Updated at 3:34 p.m. ET
Seventeen people are dead after an amphibious tourist boat carrying 31 people capsized and sank Thursday during a severe squall in a lake in southern Missouri.
The Ride the Ducks Branson boat sank on Table Rock Lake near the resort town of Branson on Thursday. Divers worked through the night on rescue and recovery operations. On Friday morning, the county sheriff told reporters that all the bodies had been found, bringing the death toll to 17.
The capsize occurred during a storm that produced gusts of an estimated 60 to 80 mph. Life jackets were available inside the boat, but authorities can’t say whether passengers were wearing them.
Crews will be working Friday to raise the boat from the bottom of the lake, Stone County Sheriff Doug Rader said at a morning news conference.
The captain of the duck boat survived, but the driver of the vehicle was among the fatalities, Rader said.
Rader would not comment on the ages of the victims, but Missouri State Highway Patrol Sgt. Jason Pace told the St. Louis Post-Dispatch that they range from the very young to the elderly.
Fourteen people survived the sinking. Rader said late Thursday that seven people had been hospitalized, and a local hospital tweeted that it was treating seven patients, two of whom are in critical condition.
Rader also said an off-duty sheriff’s deputy working security at the Showboat Branson Belle helped with the rescue.
The Ride the Ducks Branson tour company posted on its website that it is closed for business while it supports the investigation.
“Words cannot convey how profoundly our hearts are breaking,” the company said. “We will continue to do all we can to assist the families who were involved and the authorities as they continue with the search and rescue.”
In an interview with CNN, Missouri Gov. Michael Parson called the incident “just a terrible, horrific tragic accident.”
“Our prayers are with the victims and their loved ones,” read a statement from the White House press secretary. “We are thankful for the brave first responders and dive crews, whose quick and decisive actions have saved many lives, and we continue to pray for their safety as their search, rescue, and recovery operations continue.”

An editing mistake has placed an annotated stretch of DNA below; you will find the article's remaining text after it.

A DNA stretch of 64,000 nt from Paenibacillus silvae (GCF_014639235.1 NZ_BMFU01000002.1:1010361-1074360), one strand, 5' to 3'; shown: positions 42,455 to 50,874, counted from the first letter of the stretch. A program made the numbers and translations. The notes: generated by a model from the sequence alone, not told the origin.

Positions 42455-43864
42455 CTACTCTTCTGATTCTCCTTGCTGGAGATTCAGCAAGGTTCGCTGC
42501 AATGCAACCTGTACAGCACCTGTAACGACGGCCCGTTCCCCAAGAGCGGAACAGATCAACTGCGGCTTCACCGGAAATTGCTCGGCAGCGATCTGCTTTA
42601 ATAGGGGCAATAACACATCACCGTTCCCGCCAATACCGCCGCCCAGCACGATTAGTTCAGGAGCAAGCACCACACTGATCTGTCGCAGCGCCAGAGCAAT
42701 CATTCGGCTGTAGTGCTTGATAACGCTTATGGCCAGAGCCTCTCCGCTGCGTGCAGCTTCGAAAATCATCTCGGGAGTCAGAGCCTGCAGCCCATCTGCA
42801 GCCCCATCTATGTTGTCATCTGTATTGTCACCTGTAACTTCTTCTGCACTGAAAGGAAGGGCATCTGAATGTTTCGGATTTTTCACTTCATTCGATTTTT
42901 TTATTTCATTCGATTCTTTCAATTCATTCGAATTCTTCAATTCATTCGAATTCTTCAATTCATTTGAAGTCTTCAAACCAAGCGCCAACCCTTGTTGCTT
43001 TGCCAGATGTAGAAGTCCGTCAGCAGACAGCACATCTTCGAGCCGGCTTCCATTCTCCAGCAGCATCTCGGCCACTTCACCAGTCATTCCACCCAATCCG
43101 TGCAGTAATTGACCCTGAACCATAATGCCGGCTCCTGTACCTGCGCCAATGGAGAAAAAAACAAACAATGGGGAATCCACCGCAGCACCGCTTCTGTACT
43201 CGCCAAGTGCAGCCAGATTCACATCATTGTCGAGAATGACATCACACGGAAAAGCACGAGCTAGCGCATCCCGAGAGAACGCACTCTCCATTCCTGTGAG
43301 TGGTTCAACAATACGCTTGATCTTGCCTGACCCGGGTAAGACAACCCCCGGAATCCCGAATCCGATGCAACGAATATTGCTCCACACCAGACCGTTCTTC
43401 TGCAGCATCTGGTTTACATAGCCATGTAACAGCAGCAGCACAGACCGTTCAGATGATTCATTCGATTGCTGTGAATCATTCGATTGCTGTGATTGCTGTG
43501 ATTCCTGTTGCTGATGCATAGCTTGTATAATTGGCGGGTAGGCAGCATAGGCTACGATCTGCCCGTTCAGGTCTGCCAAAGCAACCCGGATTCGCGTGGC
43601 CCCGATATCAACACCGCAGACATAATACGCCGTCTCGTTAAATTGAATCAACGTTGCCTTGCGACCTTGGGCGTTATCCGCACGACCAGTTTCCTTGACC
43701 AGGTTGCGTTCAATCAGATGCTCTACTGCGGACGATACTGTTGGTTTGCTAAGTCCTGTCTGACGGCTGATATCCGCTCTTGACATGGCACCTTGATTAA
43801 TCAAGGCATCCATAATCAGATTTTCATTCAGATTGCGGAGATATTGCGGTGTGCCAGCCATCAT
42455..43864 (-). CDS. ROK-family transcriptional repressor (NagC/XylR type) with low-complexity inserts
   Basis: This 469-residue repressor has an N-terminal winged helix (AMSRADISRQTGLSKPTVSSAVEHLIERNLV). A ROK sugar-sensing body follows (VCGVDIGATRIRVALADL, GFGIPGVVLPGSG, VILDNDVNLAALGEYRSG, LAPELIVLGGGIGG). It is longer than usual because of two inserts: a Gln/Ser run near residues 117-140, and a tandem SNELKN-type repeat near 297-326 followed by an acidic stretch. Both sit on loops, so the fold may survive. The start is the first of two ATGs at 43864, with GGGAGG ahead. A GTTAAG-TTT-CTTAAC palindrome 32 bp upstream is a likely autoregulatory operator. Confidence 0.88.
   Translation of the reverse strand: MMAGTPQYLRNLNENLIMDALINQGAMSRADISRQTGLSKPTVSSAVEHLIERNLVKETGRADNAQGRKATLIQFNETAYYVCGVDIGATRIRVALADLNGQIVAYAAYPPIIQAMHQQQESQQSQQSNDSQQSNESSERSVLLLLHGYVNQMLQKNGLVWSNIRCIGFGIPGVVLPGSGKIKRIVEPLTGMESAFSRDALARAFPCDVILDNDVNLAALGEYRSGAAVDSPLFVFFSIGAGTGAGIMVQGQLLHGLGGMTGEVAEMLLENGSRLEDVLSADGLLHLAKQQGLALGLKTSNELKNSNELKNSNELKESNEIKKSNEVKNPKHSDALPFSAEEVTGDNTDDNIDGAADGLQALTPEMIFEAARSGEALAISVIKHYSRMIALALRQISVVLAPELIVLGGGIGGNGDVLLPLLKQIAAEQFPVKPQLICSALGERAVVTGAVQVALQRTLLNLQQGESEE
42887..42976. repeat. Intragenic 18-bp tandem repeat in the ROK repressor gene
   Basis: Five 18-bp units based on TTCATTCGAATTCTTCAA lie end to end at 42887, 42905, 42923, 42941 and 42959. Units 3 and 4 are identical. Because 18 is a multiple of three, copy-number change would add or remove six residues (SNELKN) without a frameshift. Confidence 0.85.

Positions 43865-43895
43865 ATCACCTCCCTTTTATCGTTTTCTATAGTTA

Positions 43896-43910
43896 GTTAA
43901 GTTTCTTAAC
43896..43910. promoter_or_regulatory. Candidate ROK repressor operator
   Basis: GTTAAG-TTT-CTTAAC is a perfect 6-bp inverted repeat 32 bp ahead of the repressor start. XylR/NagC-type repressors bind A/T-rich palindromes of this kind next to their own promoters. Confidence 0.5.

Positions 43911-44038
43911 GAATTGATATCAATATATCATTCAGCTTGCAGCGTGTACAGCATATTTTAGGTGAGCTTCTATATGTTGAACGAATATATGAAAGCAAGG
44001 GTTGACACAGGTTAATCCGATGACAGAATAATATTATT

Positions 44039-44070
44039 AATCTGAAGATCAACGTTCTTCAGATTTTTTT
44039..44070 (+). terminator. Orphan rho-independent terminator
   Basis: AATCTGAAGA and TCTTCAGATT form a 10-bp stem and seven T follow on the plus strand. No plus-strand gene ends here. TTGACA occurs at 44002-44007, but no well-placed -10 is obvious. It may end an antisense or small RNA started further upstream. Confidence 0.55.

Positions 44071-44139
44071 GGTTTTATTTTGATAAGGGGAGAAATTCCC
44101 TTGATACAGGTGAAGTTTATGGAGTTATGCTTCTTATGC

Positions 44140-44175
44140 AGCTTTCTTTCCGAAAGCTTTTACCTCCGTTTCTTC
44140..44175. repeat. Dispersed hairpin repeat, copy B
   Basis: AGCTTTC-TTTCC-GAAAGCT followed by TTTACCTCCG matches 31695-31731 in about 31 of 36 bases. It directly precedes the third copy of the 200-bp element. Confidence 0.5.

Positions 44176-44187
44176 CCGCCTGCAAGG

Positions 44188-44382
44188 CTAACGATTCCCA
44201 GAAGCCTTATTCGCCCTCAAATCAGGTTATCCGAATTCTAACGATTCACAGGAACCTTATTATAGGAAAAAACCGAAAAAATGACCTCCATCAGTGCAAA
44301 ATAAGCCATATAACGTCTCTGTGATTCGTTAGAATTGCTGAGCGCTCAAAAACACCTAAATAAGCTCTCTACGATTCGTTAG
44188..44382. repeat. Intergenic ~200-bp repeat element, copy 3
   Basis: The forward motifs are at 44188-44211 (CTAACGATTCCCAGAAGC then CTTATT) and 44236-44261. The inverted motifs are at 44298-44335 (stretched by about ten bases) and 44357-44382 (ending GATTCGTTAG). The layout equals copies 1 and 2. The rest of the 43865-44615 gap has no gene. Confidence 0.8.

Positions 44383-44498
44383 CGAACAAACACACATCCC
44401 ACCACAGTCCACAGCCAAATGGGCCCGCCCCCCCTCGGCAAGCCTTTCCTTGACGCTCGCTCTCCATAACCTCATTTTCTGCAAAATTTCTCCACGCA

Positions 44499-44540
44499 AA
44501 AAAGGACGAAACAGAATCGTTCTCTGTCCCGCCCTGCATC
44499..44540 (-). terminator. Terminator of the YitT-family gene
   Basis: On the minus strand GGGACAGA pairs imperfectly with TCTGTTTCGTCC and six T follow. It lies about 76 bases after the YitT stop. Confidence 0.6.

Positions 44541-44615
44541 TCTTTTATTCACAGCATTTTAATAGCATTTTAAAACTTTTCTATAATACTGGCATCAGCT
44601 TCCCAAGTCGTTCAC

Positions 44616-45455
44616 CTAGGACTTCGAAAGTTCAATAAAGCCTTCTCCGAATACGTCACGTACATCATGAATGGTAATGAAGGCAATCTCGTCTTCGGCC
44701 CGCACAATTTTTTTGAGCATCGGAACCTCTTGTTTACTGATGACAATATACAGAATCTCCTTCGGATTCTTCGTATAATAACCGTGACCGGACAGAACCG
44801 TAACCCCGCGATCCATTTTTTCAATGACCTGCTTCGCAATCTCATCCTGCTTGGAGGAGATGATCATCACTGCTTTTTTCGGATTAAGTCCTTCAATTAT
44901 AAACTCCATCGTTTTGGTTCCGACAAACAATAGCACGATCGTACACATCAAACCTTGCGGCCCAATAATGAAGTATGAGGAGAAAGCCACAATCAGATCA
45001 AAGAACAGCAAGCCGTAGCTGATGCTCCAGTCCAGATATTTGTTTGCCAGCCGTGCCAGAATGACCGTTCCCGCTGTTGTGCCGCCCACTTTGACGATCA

In a video posted on the Springfield News-Leader‘s website, patrons eating dinner at a restaurant on the nearby Showboat Branson Belle watched the tragedy unfold. Video captures them noticing two duck boats in the water and commenting about the treacherous conditions.
The doomed duck boat can be seen struggling to make headway against a train of wind-driven waves. Then to the gasps of the onlookers, it begins to sink.
A video posted to Facebook from an account belonging to the Lakeside Resort & Restaurant on Table Lake shows waves rolling into a dock, with a witness saying “I’ve never seen it this bad. Boats can’t get in, boats can’t get out.”
The National Transportation Safety Board is investigating the sinking. The board is asking any other witnesses, including those with video or photos of the accident, to email firstname.lastname@example.org.
Jim Pattison is the president of Ripley Entertainment, which owns Ride the Ducks Branson. He told CNN that his understanding was that the weather was calm when the boat went in the water.
“It was almost like a micro burst,” he said. “We had boats out there, it was perfectly calm, and we had a high-speed wind system that just came out of nowhere.”
The National Weather Service in Springfield had issued a severe thunderstorm warning for Branson and Table Rock Lake at 6:32 p.m. local time. The incident reportedly occurred at around 7 p.m. local time.
“Meteorologists say winds could have exceed 65 miles an hour in the storm,” reports Blake Farmer of member station WPLN.
The News-Leader quotes Capt. Jim Pulley, owner of a Sea Tow service on Table Lake, as saying the storm hit with 80 mph winds that produced 5-foot waves.
Pulley’s Sea Tow boats were helping with crowd control at the Showboat Branson Belle when the capsize of the duck boat occurred.
Multiple companies operate duck vehicle tours in cities across America. Some use restored World War II-era amphibious DUKW vehicles, while others use newer vehicles in the style of the original DUKWs.
Ride the Ducks International, which recently sold the Branson operation to Ripley Entertainment, has called itself the nation’s largest amphibious tour operator and licensor. It operates or licenses duck tours in multiple locations, although the company has sold or shut down several of its operations.
In 2010, a Ride the Ducks amphibious vehicle was involved in a water accident in Philadelphia that left two people dead.
A National Transportation Safety Board investigation found that a tugboat driver, distracted by using a cellphone and laptop, caused the crash, but that Ride the Ducks staff contributed to the accident by failing to check equipment and by stopping in a navigation channel without taking appropriate safety measures. In 2016, the company stopped operating in Philadelphia, citing rising insurance premiums, The Philadelphia Inquirer reported at the time.
In 1999, a duck tour operated by Land and Lake Tours sank in a lake in Arkansas, killing 13 people.
This is a developing story. Some things that get reported by the media will later turn out to be wrong. We will focus on reports from police officials and other authorities, credible news outlets and reporters who are at the scene. We will update as the situation develops.
Researcher Sarah Knight contributed to this report.